Watkins lists the many reasons why a researcher would want to come to the UK. “Clearly, we have a very strong research environment. And when you look at the figures of our citation impact, we really do punch above our weight,” he says, noting that the UK stands second only to the United States in terms of worldwide publications and citations. He also cites government investments in infrastructure and the commitment to support translational and clinical research.
The UK also is ahead of the game when it comes to academic-industrial partnerships and promoting commercialization of research findings. “When the government talks about science, it always talks about science and innovation,” says Watkins. The MRC has its own technology transfer division to work with the intellectual property of its intramural program, which includes three research institutes and about 50 units and centers, altogether employing some four thousand people. In the last fiscal year, revenue from licensing added another £46 million to the MRC coffers, all of which gets funneled back to support research.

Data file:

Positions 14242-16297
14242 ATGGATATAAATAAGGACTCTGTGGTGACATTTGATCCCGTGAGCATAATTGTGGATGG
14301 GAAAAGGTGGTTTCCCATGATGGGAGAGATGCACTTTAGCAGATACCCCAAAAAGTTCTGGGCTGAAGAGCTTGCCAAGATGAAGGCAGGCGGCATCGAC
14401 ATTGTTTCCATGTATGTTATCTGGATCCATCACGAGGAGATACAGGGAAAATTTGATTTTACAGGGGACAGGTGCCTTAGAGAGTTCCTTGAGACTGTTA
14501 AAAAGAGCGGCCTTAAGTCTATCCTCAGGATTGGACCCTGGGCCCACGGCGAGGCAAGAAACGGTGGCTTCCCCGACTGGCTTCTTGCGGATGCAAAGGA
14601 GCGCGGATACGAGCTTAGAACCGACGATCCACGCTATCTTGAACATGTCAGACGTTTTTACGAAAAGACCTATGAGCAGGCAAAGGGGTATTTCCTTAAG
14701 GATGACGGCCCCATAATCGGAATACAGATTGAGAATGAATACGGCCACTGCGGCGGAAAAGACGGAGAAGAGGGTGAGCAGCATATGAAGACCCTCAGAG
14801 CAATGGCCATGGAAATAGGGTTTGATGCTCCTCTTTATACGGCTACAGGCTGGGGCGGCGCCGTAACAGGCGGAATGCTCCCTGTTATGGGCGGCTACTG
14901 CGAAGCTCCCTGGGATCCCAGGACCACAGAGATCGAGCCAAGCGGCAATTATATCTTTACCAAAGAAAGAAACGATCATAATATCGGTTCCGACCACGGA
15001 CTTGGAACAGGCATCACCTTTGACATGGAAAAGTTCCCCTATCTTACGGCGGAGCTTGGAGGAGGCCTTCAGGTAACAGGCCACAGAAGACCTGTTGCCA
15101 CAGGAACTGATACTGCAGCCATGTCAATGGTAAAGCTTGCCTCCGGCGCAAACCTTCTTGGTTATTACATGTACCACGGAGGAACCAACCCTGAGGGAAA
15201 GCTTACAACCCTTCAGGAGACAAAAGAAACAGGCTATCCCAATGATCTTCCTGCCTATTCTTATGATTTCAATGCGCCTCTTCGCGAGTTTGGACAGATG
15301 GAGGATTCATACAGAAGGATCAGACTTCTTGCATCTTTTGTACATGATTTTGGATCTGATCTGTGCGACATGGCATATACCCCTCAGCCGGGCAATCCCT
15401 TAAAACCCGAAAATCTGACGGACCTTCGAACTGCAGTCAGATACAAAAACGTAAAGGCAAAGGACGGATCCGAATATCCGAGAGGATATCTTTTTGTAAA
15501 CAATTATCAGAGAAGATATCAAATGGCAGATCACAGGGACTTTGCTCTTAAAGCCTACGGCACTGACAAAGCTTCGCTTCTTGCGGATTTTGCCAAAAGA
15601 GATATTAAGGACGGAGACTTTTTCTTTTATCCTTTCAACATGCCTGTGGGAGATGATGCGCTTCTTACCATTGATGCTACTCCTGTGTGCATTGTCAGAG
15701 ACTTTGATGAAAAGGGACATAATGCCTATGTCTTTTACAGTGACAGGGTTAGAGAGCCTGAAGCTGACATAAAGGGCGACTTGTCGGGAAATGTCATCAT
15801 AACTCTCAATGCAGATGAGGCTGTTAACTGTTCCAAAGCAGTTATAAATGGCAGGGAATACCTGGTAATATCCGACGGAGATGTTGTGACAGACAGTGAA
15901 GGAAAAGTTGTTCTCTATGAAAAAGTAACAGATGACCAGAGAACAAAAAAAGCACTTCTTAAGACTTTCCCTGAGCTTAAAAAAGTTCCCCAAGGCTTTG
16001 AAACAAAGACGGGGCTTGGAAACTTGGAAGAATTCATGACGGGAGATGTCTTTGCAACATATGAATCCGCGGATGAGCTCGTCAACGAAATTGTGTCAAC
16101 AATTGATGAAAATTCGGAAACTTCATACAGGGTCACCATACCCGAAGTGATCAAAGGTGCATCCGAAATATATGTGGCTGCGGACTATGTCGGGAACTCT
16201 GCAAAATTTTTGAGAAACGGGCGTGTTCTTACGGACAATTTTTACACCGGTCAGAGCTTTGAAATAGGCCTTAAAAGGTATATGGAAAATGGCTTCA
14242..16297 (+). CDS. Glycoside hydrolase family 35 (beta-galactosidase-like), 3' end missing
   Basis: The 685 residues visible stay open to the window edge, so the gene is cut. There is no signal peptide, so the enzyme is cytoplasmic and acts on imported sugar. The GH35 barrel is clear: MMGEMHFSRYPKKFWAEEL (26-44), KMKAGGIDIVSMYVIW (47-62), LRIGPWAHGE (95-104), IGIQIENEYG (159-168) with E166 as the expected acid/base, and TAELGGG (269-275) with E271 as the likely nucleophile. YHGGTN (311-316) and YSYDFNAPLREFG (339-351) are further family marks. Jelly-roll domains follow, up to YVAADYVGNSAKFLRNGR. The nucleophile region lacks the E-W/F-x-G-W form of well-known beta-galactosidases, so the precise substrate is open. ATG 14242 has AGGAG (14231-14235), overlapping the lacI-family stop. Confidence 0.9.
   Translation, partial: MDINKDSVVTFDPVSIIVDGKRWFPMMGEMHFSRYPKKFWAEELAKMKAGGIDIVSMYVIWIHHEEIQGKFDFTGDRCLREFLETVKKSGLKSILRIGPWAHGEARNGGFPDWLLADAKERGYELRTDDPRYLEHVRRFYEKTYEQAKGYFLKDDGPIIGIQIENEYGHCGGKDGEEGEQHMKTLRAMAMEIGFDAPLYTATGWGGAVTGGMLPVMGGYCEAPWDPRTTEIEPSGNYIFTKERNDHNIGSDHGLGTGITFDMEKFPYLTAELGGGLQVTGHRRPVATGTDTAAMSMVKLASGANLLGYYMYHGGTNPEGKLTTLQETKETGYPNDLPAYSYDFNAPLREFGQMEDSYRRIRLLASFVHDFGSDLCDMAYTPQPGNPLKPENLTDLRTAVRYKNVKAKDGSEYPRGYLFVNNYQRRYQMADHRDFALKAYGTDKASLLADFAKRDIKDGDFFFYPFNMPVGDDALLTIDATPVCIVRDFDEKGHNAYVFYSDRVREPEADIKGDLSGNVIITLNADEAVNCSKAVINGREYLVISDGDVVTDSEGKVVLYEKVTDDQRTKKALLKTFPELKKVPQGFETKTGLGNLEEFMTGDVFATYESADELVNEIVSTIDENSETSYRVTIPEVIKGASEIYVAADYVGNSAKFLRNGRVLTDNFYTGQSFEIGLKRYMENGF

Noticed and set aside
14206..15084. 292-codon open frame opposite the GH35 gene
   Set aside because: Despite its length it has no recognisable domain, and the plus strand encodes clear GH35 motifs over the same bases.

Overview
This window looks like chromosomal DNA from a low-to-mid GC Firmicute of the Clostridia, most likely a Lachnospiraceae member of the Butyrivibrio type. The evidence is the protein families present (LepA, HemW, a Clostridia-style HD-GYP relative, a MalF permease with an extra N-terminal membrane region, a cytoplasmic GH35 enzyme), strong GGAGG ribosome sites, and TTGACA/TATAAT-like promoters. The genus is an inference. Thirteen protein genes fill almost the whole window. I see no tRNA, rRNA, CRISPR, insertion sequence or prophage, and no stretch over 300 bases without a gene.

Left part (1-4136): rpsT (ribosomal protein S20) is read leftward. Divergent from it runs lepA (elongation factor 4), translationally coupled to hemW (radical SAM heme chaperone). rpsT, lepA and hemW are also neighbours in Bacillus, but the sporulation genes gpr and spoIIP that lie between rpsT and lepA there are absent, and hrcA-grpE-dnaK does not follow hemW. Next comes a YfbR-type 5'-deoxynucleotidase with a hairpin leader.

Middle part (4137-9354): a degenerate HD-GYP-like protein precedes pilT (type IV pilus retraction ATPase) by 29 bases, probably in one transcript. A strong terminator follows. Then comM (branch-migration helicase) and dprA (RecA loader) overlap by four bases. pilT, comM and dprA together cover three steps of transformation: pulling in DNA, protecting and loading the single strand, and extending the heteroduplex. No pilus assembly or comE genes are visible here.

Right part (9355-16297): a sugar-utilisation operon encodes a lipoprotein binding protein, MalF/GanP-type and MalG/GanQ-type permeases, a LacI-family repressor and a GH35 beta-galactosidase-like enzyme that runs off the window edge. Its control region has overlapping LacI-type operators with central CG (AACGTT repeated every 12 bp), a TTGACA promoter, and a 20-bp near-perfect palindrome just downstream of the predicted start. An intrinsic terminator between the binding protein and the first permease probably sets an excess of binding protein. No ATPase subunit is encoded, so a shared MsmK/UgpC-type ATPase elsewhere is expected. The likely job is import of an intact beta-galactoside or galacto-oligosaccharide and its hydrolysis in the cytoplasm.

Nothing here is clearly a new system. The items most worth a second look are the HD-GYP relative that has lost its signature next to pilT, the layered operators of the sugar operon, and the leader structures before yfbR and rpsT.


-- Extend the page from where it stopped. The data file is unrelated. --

In addition to supporting individual investigators, The Wellcome Trust supports research schemes in which they see a need for complementary funding. “We’re not there to replace the funding of government,” says Walport. “We’re there to provide synergy.” These initiatives include supporting interdisciplinary research, particularly by incorporating the physical sciences into biomedical research, supporting clinical pharmacology in the development of new medications, and bringing together geneticists and epidemiologists to develop a better understanding of genetic variation.